Provide Memorable Service

Jeff McLanahan
Contributing Writer
Contributor

When I ask managers how they would rate the customer service of their unit, I generally get answers such as very good or even great.  Then I ask for examples of this very good or great service and the manager either struggles for an answer or provides one that, in my opinion, is just regular service.

At this time, I share a story with them about the typical service I receive at restaurants.  My story goes like this:

I pulled into the parking lot, parked my car and went inside.  The hostess asked me how many were in my party, then grabs a menu and walks me to my seat.  The waiter/waitress then asks me for my drink order and when they return with it, they get my food order.  I receive my food in a timely manner and even get my drink refilled once during the meal.  I even get asked the question, “How is everything?”  When I finish my meal, I get asked if I would like the dessert menu (to which I certainly answer YES) and then I get my bill.  As I am leaving, I usually get a thank you for coming in.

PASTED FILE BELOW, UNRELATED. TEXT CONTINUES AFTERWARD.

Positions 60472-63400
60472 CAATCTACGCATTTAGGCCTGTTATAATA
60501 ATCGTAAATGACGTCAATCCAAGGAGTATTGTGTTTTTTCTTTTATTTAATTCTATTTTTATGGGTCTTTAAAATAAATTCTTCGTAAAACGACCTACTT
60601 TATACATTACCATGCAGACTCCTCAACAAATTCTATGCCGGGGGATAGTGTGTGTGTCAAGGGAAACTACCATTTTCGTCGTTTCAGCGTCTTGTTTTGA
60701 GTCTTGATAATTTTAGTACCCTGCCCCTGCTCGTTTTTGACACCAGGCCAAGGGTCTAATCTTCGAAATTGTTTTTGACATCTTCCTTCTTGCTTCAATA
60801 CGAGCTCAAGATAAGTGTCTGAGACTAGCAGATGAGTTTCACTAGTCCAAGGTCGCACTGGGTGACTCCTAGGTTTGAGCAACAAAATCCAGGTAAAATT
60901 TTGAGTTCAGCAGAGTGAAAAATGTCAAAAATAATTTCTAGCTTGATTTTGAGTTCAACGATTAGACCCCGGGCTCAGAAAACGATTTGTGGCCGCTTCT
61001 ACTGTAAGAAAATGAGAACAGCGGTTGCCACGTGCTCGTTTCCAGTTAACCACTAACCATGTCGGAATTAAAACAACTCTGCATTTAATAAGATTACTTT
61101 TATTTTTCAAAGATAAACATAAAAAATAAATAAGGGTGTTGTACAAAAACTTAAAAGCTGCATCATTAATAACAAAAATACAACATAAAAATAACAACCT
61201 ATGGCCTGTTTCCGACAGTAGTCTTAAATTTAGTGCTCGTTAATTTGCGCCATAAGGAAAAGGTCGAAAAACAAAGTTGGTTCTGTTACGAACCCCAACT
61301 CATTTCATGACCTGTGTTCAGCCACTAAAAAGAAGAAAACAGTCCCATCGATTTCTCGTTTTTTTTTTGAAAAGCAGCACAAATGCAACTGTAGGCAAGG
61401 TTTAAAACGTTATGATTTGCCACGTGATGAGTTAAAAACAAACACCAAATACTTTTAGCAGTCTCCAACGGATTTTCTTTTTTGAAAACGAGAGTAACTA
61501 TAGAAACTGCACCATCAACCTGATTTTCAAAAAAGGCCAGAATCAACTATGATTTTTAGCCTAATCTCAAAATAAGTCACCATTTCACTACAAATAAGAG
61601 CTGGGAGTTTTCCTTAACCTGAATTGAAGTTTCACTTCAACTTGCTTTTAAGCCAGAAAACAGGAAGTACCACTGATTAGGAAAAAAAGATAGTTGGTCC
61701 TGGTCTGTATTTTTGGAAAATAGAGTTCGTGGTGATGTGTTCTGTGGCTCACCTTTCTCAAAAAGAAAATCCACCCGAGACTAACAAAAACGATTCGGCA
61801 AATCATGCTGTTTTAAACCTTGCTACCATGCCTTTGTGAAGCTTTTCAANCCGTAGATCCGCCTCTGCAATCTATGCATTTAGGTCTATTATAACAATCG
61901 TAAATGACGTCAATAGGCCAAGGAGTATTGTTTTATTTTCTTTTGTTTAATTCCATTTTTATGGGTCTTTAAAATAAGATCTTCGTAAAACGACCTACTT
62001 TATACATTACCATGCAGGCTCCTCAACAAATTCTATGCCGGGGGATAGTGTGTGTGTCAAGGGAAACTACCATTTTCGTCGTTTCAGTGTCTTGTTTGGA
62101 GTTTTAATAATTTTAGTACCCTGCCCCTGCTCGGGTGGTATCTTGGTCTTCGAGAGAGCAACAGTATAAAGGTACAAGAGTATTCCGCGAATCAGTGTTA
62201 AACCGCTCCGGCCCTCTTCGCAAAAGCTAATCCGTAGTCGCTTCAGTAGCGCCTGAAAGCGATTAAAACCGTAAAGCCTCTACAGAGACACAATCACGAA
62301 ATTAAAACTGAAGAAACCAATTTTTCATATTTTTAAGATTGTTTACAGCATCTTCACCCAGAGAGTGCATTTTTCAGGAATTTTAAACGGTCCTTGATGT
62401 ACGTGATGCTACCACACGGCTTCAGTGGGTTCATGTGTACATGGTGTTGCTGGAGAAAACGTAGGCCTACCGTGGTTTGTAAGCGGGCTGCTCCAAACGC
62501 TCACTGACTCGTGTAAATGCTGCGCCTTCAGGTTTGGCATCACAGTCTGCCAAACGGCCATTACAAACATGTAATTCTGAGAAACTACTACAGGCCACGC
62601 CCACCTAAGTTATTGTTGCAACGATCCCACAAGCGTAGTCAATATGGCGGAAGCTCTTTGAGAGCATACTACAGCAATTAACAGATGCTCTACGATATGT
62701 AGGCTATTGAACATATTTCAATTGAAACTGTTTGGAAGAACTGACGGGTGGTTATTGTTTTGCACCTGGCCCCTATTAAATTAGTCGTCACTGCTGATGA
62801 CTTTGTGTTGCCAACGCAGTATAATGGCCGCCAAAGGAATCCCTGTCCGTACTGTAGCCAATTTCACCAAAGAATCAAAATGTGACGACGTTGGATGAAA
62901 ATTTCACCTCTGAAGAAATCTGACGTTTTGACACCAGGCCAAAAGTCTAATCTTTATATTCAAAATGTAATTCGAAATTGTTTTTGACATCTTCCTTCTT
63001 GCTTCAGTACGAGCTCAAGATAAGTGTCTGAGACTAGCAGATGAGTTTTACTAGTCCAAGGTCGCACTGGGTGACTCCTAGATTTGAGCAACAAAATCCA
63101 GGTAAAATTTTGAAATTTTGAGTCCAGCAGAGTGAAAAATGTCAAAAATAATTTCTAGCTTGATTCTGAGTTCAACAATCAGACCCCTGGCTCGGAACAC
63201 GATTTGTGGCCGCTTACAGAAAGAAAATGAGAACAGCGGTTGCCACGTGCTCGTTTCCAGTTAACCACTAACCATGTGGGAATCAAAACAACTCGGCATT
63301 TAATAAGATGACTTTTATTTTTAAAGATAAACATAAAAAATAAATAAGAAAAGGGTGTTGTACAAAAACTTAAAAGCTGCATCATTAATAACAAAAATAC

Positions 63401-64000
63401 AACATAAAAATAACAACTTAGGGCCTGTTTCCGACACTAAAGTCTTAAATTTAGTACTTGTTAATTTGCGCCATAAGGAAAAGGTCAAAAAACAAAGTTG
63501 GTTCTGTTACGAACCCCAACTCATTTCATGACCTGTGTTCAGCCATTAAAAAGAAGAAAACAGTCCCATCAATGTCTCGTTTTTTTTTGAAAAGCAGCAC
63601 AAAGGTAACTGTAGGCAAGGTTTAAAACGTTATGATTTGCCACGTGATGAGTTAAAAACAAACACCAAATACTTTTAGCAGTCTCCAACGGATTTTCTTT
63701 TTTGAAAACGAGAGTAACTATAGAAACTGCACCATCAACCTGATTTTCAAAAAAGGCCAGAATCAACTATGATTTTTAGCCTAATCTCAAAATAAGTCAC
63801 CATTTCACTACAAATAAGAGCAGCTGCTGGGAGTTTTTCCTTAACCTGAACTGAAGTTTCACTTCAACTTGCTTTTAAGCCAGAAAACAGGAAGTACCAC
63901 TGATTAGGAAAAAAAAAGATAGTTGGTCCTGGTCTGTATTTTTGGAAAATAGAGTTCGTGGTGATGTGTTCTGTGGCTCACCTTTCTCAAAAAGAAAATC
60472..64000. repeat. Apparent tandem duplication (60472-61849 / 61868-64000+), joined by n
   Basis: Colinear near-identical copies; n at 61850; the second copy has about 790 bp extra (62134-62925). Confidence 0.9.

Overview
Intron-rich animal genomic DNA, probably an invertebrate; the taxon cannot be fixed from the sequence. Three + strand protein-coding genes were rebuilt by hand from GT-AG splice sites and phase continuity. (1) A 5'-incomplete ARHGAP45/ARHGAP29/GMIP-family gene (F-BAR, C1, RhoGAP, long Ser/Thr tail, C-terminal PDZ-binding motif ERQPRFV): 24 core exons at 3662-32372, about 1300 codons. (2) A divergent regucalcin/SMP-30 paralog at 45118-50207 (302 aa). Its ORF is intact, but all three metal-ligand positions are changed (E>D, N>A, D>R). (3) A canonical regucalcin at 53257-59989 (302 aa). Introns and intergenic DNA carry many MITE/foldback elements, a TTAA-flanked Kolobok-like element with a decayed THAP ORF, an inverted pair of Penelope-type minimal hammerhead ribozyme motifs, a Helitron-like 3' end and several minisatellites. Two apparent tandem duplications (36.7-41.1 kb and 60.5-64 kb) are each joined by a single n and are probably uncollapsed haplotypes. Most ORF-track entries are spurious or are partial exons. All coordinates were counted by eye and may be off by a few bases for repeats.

Now I ask, ”What was wrong with that service?”  The answer is nothing.  Then I ask, “What was memorable about that service?”  The answer is NOTHING.

Does your service differentiate you from your competition?  Do you provide customer service training beyond “keep smiling” and “always say thank you?”

We all sell products.  We all wear uniforms.  We all smile.  We all say hello and thank you.  If these are the benchmarks, then we all provide very good or great customer service, which means we all provide the same service.

Train your team to provide memorable service.  What is memorable service?  This means something different to each of us, but conducting a brainstorming session with your team can quickly identify several specific examples of memorable service and a broad outline of what it can look like in your organization.

After that, start asking for and collecting stories from the team on delivering memorable service as well as notes from actual customers.  Share these examples at team meetings and be sure to recognize those that are providing this level of service.

Soon, when asked how you would rate the level of service your company provides, you can confidently state that it is great service and have examples to illustrate your point!

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